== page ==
Solar Becomes the Standard in Another New Community

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PetersenDean offers rooftop solar as a standard feature in D.R. Horton’s new community in Milpitas, California. With prices dropping, solar continues to become more mainstream and could become standard on over 50% of new construction by 2016.

PetersenDean Roofing & Solar is celebrating its new partnership with homebuilder D.R. Horton in its recently opened luxury community of Orchid in Milpitas, California. The new homes offer solar roofing as a standard feature, and as part of its commitment to using products made in America, all of the solar panels are made in the United States by SolarWorld.

When looking back over the years, it’s easy to see the progression of solar in new construction. While it originally fell to the individual homebuyer to decide if they wanted to put solar on their new home, it has become common for new communities to offer solar as an option. While the environmental benefits cannot be denied, the major driving force behind this is likely the continuously dropping price, as well as new financing options.

D.R. Horton has taken this a step further with the Orchid community, and is including solar on every new home being built. The community, which includes a variety of other eco-friendly attributes, features 80 single-family homes that each provide a 1.5 kW grid-tied solar electric system backed by a 25-year warranty. Buyers will have the option to upgrade to 3.0 kW, depending on plans, elevations, orientations, and available roof space. Homebuyers will not only save on energy costs, but most are also eligible for a 30% federal tax deduction based on the cost of the solar installation.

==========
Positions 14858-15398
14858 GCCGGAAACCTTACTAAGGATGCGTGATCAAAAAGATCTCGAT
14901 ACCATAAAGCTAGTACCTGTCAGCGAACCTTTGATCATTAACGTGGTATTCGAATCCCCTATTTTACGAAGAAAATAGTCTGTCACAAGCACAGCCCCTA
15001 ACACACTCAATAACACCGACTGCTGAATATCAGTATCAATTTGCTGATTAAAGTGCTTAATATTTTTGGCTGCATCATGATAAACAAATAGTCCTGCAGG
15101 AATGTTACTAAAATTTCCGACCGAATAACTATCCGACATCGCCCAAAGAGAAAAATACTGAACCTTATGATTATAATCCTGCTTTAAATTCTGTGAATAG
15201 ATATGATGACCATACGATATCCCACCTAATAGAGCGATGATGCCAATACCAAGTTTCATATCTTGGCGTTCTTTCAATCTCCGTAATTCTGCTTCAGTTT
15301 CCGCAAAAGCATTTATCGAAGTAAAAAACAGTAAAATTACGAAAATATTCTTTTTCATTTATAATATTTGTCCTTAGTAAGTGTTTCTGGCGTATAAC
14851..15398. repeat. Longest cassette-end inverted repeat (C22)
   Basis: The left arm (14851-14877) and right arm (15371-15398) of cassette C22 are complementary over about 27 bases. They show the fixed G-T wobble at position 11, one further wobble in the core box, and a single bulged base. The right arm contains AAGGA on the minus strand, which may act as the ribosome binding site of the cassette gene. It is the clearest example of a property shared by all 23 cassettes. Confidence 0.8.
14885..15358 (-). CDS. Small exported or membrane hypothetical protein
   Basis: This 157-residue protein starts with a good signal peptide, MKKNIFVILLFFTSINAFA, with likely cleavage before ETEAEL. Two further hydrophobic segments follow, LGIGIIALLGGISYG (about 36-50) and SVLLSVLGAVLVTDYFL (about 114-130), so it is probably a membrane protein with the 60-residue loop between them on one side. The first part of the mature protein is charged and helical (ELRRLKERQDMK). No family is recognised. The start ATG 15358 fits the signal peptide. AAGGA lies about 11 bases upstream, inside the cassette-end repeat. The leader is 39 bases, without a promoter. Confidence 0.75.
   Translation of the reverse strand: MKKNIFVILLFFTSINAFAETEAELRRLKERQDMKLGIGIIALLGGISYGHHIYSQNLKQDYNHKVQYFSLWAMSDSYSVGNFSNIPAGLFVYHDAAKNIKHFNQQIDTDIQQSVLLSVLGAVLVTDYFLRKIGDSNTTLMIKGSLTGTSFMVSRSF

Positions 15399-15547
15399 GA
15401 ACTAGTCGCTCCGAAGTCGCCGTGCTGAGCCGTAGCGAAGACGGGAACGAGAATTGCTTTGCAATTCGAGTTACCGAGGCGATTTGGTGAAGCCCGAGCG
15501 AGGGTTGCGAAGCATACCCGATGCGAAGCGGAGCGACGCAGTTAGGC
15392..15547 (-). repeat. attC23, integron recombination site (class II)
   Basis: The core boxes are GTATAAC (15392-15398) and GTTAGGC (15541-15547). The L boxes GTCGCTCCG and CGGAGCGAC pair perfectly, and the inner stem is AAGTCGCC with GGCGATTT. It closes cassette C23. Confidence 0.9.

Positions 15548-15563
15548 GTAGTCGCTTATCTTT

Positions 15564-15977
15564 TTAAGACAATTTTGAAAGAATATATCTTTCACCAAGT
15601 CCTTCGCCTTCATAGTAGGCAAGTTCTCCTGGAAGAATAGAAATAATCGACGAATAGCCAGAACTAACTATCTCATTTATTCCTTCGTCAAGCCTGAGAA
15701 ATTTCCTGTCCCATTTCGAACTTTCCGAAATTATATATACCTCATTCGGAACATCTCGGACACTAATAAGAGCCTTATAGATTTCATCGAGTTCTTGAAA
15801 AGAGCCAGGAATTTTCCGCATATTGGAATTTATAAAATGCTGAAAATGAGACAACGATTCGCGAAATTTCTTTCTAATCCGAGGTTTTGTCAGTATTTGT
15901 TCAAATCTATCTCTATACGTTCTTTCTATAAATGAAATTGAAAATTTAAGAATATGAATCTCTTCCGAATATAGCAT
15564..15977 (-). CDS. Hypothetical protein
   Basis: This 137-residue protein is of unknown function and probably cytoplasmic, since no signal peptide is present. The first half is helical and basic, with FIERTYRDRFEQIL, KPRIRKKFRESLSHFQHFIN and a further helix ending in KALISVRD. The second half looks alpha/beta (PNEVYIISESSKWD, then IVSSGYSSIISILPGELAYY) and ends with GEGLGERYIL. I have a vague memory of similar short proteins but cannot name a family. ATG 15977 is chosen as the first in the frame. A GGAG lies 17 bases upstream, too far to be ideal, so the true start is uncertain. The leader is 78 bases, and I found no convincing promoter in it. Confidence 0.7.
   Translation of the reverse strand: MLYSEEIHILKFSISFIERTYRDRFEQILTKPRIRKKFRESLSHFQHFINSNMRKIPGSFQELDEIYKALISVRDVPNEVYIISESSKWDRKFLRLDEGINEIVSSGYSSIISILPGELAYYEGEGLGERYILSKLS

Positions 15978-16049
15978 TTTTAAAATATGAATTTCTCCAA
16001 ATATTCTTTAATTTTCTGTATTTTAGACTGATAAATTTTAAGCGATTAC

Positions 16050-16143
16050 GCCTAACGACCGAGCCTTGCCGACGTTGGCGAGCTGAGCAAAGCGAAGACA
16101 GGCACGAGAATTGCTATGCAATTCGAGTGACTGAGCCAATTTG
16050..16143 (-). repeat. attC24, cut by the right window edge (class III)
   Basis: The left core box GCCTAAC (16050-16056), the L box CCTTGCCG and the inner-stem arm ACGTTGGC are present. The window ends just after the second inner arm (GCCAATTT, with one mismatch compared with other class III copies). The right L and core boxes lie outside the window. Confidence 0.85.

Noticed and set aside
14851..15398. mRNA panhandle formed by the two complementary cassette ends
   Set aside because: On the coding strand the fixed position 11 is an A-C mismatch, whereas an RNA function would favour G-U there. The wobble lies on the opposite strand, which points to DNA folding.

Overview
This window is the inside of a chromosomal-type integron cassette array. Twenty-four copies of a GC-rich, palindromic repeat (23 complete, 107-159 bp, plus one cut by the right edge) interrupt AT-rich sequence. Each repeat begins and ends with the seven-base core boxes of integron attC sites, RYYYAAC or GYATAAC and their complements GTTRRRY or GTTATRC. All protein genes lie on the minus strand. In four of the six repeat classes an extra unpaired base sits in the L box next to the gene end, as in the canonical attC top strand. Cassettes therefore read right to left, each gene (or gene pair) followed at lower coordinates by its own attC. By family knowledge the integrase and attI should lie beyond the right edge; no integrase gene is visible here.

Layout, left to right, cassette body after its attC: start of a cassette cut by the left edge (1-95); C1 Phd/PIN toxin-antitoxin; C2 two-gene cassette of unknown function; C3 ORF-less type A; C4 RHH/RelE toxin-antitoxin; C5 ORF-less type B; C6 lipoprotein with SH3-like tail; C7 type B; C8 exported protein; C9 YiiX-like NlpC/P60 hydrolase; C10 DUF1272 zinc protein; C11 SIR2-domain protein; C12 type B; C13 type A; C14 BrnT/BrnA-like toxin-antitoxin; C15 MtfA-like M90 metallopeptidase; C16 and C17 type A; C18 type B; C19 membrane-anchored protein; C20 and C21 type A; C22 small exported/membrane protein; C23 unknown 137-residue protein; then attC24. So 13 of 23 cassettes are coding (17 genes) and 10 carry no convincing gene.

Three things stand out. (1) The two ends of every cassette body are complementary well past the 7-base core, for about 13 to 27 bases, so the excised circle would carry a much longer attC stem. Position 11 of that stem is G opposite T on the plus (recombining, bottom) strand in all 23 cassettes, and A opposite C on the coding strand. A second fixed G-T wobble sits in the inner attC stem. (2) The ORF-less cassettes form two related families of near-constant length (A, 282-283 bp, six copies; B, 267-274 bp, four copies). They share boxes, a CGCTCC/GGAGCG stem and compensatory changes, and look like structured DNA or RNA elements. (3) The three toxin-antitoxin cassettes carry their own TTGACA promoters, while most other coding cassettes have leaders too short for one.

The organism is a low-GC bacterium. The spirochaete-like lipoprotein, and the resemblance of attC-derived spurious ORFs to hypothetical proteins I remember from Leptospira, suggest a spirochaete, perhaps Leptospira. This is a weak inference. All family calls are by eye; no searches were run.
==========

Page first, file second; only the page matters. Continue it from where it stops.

Orchid is not the first community to do this. Multiple new communities have recently made solar a standard feature of their new homes. In fact, in a recent report by McGraw Hill Construction and the National Association of Homebuilders, it is estimated that solar could be a standard feature on over 50% of new homes by 2016.

With costs continuing to drop, and installations working out to roughly $4 per watt, it simply makes sense to opt for solar. “For most of our customers that choose to go solar, it boils down to a simple financial play, just like better windows or better insulation,” said Meritage CEO C.R. Herro. A very efficient 3.5 KW solar array could reduce electricity costs by up to 75%.

All of this points to the fact that residential solar is continually becoming more mainstream. “As solar panel costs continue to fall, more and more builders like D.R. Horton are offering solar as a standard feature. Consumers are asking for it and building codes are requiring energy efficiency and renewable energy products for new construction,” said Jim Petersen, founder of PetersenDean. “Solar power is a logical technology and is becoming so affordable that paybacks can be as low as three years. After that the homeowner owns the power. As they say, ‘it’s the new granite countertop’ and people love their granite countertops. But a granite counter can’t pay your electricity bills; solar panels can.”